Over the course of a few years, I’ve watched a colleague make wildly successful stuff from a distance.
She’s reworked and reworked the same material until it shines. EVERYTHING is more beautiful than ever.
The website is glamorous and cutting-edge. The downloads are speedy, the content is precise, the user experience from start to finish is clean and has been absolutely perfected.
But it just doesn’t feel like it used to. It feels a little cold, a little sterile. A little too shiny.
A little too ‘YAY ISN’T LIFE SO GREAT NOTHING BAD EVER HAPPENS TO ME EVER, SORRY FOR YOU MOTHERFUCKERS WHO AREN’T LIVING A PERFECT LIFE. I’VE NEVER HAD AN EVEN MODERATELY BAD HAIR DAY, AND ALL RED LIGHTS NATURALLY TURN GREEN IN MY PRESENCE, SUCKAH.’
I was clicking around, wondering how making something better and better could actually HURT an endeavor, when it struck me:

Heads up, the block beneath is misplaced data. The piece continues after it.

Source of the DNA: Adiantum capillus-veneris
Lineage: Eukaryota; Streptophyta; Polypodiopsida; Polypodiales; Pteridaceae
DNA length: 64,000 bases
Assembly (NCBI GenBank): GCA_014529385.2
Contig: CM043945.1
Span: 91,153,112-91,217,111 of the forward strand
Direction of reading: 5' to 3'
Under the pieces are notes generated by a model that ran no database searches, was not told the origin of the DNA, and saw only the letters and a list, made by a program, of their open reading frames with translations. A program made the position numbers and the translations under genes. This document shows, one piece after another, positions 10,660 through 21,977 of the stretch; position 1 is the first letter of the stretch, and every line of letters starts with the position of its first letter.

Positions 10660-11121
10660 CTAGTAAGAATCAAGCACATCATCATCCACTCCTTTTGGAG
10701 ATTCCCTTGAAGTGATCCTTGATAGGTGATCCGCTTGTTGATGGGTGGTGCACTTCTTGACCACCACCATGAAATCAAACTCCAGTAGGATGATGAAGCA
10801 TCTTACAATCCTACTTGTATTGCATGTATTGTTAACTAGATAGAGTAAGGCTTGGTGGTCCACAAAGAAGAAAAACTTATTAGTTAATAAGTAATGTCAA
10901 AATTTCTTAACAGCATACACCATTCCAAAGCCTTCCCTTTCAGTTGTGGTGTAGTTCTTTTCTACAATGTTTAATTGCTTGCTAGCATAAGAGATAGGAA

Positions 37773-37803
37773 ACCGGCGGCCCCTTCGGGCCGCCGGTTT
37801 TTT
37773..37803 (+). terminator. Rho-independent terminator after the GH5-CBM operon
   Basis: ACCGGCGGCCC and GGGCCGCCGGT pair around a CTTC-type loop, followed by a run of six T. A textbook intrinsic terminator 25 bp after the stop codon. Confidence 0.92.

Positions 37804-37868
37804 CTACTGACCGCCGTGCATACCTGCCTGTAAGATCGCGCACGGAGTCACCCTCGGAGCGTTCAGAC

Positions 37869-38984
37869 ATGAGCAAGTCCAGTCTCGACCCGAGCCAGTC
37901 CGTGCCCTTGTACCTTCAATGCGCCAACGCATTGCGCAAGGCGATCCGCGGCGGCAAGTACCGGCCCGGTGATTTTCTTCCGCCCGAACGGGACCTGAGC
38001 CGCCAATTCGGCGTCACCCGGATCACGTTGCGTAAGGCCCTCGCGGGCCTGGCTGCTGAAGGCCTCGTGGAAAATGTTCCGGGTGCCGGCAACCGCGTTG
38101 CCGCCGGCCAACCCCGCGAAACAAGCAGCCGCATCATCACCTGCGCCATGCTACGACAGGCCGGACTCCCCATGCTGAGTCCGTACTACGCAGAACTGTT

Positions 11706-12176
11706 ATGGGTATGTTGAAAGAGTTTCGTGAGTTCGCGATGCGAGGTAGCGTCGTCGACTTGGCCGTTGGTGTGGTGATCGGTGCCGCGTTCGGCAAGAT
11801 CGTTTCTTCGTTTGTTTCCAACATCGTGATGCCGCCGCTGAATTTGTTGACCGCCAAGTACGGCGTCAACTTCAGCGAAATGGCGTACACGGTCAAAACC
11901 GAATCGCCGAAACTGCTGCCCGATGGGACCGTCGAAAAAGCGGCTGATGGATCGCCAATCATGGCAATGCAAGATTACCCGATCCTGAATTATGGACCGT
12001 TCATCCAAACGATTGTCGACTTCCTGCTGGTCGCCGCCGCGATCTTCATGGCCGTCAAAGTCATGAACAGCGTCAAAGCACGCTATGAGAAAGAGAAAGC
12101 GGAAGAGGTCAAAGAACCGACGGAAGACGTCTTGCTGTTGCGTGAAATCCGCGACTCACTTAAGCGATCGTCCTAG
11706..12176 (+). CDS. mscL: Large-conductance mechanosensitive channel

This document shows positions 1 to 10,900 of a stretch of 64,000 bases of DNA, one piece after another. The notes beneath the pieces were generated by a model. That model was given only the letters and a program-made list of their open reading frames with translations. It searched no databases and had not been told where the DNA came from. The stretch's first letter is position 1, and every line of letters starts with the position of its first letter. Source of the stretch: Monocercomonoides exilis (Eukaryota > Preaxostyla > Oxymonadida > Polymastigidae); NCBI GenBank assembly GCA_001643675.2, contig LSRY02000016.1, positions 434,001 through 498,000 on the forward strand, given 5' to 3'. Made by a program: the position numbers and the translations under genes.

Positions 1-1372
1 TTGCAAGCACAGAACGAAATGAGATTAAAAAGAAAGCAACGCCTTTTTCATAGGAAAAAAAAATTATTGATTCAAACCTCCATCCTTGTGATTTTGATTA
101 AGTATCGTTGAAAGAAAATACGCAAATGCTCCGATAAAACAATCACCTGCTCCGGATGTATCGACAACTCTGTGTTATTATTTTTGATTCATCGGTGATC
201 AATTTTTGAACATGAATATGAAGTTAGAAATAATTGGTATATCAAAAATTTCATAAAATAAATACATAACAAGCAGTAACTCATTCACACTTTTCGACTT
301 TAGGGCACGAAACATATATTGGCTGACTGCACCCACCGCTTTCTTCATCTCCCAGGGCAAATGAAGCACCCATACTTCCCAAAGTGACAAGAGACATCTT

You can polish the life right out of a thing.
When you’re striving for perfection, you can erode the fundamental spirit of a thing.
You lose an edge here, a corner there. You keep chipping away, and suddenly the life is gone.
Sometimes the spirit is in the flaws.
Sometimes the charm is in letting us see your humanity.
Sometimes the most sacred bits are the parts your detractors might call mistakes.
Sometimes the best parts of a program are found in the outtakes.
When you find yourself in the ‘make it perfect, make it perfect, make it perfect’ loop…ask yourself whether what you’re making hums with life.
Ask a friend who loves you where it sings and where it falls flat. Ask if the whole thing reflects who you are and where you are in the world, or if you’ve accidentally picked up someone’s else’s voice. (Or worse, someone else’s aspirations.) Ask them if it feels like you.
Does it feel like kids covered in mud, or dogs digging in the sand, or those moments when you first picked up the instruments of your profession and thought ‘This is what I want to do with my life…’? If it does, no further polishing is required.
Let us see the work. Let your slightly-wibbly bits sing out to ours and make new off-key-but-lovely music together.
We’d rather have a spirited something than a lifeless lump of perfection.